File(s) not publicly available

E00106: The Martyrdom of *Eustathios of Mcxeta, written in Georgian in the second half of the 6th c., recounts the life and martyrdom in Tbilisi of Guirobondak, a Persian convert to Christianity, who took the name of Eustathios (Persian martyr in Georgia, S00059), and his burial in Mcxeta.

online resource
posted on 29.10.2014, 00:00 by naleksidze
Martyrdom of Eustathios of Mcxeta

Summary:

During the reign of Xuasro Anushirvan (531-579) a certain man came to Mcxeta from Iran, named Guirobondak. He had already been acquainted with the Christian faith, which prompted him to seek asylum in a Christian land. In Mcxeta he married a Christian woman and participated in everyday Christian life. Eventually the Katholikos of Iberia, Samuel, baptised him as Eustathios. Eustathios consistently refused to partake in Zoroastrian festivities, which was duly noted by local Zoroastrians who reported Eustathios to the head of the city, Ustam. Ustam captured him, together with seven other converted Christians, and dispatched them to the Persian Marzpan, Arvand Gushnasp, who resided in Tbilisi. The Marzpan threatened them with death in prison, and two of them apostatised from the faith. The rest however spent sixth months in prison. Samuel, the Katholikos of Kartli, Arshusha the Vitax of Kartli and Grigol the Mamsaxlisi of Kartli beseeched the Marzpan to set the prisoners free, and he indeed did so.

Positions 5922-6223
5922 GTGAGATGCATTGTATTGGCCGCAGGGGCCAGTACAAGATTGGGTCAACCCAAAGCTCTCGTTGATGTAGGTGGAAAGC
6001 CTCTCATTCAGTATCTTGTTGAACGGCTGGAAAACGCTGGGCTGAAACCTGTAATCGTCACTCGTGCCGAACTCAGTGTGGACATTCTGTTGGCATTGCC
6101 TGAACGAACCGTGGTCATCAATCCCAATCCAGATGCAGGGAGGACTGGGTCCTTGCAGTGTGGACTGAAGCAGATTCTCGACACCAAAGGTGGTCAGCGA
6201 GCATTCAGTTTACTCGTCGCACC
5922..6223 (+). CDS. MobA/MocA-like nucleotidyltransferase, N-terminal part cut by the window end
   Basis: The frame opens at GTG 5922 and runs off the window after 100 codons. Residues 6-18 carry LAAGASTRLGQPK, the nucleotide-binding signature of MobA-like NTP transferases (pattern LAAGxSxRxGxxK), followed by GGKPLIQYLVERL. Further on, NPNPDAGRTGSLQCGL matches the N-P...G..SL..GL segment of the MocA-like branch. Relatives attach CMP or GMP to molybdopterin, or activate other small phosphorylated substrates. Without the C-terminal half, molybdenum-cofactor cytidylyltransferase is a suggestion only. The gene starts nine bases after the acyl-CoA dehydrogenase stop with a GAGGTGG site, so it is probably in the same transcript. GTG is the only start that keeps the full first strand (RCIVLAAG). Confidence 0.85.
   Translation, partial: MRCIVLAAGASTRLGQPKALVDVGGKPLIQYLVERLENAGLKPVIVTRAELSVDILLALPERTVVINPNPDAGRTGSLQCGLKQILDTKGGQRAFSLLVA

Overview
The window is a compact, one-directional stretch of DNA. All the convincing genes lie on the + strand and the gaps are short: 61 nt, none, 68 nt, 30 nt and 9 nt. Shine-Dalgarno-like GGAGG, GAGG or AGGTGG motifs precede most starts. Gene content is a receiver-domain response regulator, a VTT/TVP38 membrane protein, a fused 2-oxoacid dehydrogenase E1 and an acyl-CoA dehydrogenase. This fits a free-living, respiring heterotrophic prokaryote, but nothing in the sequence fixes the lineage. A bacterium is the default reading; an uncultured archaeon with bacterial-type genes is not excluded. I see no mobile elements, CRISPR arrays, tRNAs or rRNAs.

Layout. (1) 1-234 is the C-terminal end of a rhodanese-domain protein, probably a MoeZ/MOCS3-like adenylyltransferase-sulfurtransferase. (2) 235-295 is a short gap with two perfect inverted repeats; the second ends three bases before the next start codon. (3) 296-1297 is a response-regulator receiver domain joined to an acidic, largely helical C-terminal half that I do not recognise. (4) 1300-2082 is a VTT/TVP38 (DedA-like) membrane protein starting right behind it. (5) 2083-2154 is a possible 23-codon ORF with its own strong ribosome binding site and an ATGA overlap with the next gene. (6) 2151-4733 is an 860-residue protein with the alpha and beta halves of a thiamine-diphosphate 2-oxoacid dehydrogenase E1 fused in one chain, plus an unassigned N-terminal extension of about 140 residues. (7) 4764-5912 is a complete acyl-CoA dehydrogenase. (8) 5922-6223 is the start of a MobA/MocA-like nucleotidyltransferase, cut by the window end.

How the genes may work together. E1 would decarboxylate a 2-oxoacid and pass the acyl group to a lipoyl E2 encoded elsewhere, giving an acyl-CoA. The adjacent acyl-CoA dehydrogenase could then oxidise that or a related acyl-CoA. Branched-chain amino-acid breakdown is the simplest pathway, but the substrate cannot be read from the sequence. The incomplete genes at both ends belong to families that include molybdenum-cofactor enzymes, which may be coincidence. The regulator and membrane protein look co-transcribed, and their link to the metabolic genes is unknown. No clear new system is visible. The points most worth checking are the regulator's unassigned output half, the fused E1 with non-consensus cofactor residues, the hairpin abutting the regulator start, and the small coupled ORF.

Three years later a new Marzpan arrived, called Vejan Buzmihr, who tried to reconvert Eustathios. Eustathios and a companion, Stephen, stood in front of the Marzpan and firmly rejected Zoroastrianism. Stephen was released as he was by birth Christian, Eustathios, however, remained in the Marzpan's presence. Eustathios firmly resisted, preached Christianity to the Marzpan. He recounted the Christian story from Abraham to Christ and to their own days. When the Marzpan saw that he would not yield, he ordered his guards to take him away and to behead him immediately, and then to get rid of the body to prevent Christians from venerating him.

მაშინ ვითარცა ცნა ბუზმირ მარზპანმან დამტკიცებული და შეუძრველი გული და გონებაჲ ნეტარისა ევსტათისი და ვერ შინებითა და ტანჯვითა და ვერცა კეთილისა ქადებითა არწმუნა მამული რჩული. პყრობად, უბრძანა მსახურთა: “წარიყვანეთ ეგე საპყრობილედ და იდუმალ ღამით თავი წარჰკუეთეთ, რაჲთა არავინ ქრისტეანეთა ცნან და პატივ-სცენ გუამსა მისსა, და წარიხუენით ჴორცნი მისნი ქალაქსა გარე, განაბნიენით შესაჭმელად მჴეცთა და მფრინველთა”.